Rather than letting emails accumulate over time without a system of organization, the ‘Inbox Zero’ principle says that people should empty their email inboxes several times a day, according to Entrepreneur Magazine.
Proponents of this strategy say that it allows the user to respond to all critical emails quickly, avoid the stress of a massive list of messages, and focus attention on more creative or fulfilling tasks for the majority of the day. This is accomplished by effectively blocking out chunks of time to check messages and disabling notifications at all other times.
Detractors of the system say that many of the benefits of the system can be had without the time commitment of getting to zero multiple times per day, according to the New York Times. Merely disabling email notifications and checking in only three times each day, for instance, had a stress-relieving effect that allowed them to cope with their tasks more efficiently and get more work done.
To get started with ‘Inbox Zero’, it is crucial to clear all messages and start with a clean slate. From there, set the inbox to sort incoming email with the oldest messages at the top so that nothing gets missed in cases where others are responding quickly to your own replies. While processing, do not skip any email and each item must be replied to, archived, or sorted into a specific folder for later. Importantly, any emails that require an action that takes less than two minutes should be done immediately to avoid procrastination. Once the box is empty, close the email software and don’t open it again until the next scheduled time.
Maintaining an empty inbox is more comfortable for some than others but learning how to use keyboard shortcuts will make the process quicker and setting up filters can automatically archive messages into specific folders or delete them altogether. Unsubscribing from frequently unread newsletters and mailing lists could remove a lot of incoming mail before it wastes time.
Today’s and interpersonal skills
According to The Conover Company, research shows that inferior interpersonal skills are the No. 1 reason employees don’t get along, fail to get promoted, and–worst of all–lose their jobs. Following are tips for displaying these essential interpersonal skills and etiquette in today’s workplace.
As a full-time employee, you’re spending at least 40 hours a week with coworkers and managers. Start and maintain good relationships with them and all newcomers. You’ll help maintain a pleasant workplace and make new friends too. Even with a difficult manager or coworker, stay professional and polite. If you need to confront someone, do so thoughtfully and professionally.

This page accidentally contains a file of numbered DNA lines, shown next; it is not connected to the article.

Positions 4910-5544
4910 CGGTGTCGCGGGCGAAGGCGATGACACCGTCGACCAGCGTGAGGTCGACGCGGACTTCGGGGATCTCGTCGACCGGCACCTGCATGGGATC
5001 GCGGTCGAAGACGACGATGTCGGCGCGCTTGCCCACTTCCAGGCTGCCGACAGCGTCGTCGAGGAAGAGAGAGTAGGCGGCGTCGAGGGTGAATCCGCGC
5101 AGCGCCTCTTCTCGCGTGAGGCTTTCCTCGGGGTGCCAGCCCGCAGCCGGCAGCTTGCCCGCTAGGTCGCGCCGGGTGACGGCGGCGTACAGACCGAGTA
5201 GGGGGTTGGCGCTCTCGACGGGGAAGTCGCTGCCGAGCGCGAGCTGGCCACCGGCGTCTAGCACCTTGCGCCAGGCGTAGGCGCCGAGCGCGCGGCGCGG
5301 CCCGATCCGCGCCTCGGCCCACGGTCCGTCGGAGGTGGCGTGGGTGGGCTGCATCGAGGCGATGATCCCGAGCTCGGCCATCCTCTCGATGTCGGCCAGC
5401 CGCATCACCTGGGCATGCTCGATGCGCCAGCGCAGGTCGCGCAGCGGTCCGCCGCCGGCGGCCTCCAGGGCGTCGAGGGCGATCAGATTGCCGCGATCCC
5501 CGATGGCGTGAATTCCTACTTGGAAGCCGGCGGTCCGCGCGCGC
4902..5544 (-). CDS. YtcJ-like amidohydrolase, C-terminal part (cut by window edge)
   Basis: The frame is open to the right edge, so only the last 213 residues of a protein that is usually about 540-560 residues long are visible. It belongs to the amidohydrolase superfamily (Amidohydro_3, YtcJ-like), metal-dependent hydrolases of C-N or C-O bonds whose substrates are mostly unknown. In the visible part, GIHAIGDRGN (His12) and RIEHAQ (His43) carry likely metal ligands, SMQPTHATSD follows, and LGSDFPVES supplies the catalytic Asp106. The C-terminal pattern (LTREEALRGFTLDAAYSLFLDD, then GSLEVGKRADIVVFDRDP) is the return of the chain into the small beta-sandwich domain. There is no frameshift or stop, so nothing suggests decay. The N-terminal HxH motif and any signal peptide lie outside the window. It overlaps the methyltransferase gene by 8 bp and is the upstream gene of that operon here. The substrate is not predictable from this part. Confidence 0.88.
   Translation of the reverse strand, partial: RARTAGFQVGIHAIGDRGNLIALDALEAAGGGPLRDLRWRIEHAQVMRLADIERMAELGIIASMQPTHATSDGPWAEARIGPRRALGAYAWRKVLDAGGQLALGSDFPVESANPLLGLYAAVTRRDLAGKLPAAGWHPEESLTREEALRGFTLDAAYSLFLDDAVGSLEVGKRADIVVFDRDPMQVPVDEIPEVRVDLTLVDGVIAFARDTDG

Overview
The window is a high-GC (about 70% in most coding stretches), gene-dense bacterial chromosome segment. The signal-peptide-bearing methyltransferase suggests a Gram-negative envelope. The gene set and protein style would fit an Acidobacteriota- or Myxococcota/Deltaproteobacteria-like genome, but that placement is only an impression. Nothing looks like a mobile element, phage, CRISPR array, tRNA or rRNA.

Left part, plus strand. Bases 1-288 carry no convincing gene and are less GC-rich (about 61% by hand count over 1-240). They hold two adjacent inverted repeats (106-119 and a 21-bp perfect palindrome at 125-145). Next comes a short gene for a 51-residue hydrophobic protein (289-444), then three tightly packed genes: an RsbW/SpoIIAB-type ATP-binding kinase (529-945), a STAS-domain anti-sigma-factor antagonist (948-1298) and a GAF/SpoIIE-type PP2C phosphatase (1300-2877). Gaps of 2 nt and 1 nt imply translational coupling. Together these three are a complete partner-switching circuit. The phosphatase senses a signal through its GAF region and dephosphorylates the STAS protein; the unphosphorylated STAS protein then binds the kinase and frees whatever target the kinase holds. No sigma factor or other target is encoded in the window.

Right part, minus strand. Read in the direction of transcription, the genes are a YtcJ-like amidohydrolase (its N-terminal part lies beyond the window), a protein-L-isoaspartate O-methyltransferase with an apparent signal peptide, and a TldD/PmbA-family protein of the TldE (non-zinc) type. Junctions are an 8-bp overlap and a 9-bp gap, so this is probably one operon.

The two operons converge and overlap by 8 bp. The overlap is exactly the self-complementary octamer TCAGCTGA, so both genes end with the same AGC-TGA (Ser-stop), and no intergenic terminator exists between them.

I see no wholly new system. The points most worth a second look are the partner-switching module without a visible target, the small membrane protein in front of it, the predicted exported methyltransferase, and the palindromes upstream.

Your attempts to understand and relate to the feelings of others is called empathy–the laudable sense of understanding them and how they feel. When a coworker shares something personal with you, try to put yourself in their shoes. Think carefully about how you would react in the same situation. What would you want to hear someone say or have them do for you?
When approached by a person who wants to talk to you in private, set aside your phone, computer, or task. Share eye contact, nod occasionally, and ask for clarification on issues that can help you better understand the situation.
Cooperating with others–especially working on a team with others–is among the vital interpersonal skills in the workplace. Even though each person may have his or her own individual tasks and goals, all must share the primary goal: helping the company succeed. Without cooperation, the atmosphere of your workplace suffers and threatens the company issuing your paychecks.
Finally, when you’re talking to a manager or co-worker, stand at arm’s length so that person will not feel like you’re invading his or her personal space. Except for perhaps a simple pat on the back or handshake, it’s probably wise to refrain from touching any person in the workplace.
The etiquette of doing business abroad
Every facet of U.S. business abroad depends upon its international relationships. As a result, it’s vital that business professionals understand what is expected of and from him or her when visiting a foreign country on business.
According to Business Etiquette International, research and retain as much as you can about the specific region of the country you are visiting. Learn the cultural nuances of the area, and–at a minimum–be able to use the local words for “Yes,” “No,” “Please,” “Thank you,” and “Help.” Clients truly appreciate the visitor who is trying to speak their language, if only in a few words or phrases.
Keep in mind that etiquette has no uniform set of standards around the globe. A gesture or remark in the U. S. may have the opposite meaning in other cultures and countries.
Business relationships cannot be overstated in international business etiquette. How you meet and greet residents in a foreign country is probably the most important part of your visit.
Behavioral studies show that, in the U.S. and abroad, most people judge your social position, economic, educational, and success levels within 30 seconds of introduction. In the next five minutes, they also form their opinions about your intelligence, reliability, friendliness, and compassion, among other traits.
Be sure to rehearse your meeting in advance and dress for it in a manner reflecting the culture and your client’s expectations. Establish clear objectives for your meeting, communicate politely, and be upbeat.
The more you know and understand about the nation’s culture–and local language–the deeper your relationships will become.
The secret of telecommuter etiquette: communication
According to Commpro, definite etiquette factors are involved in being a responsible part- or full-time telecommuter.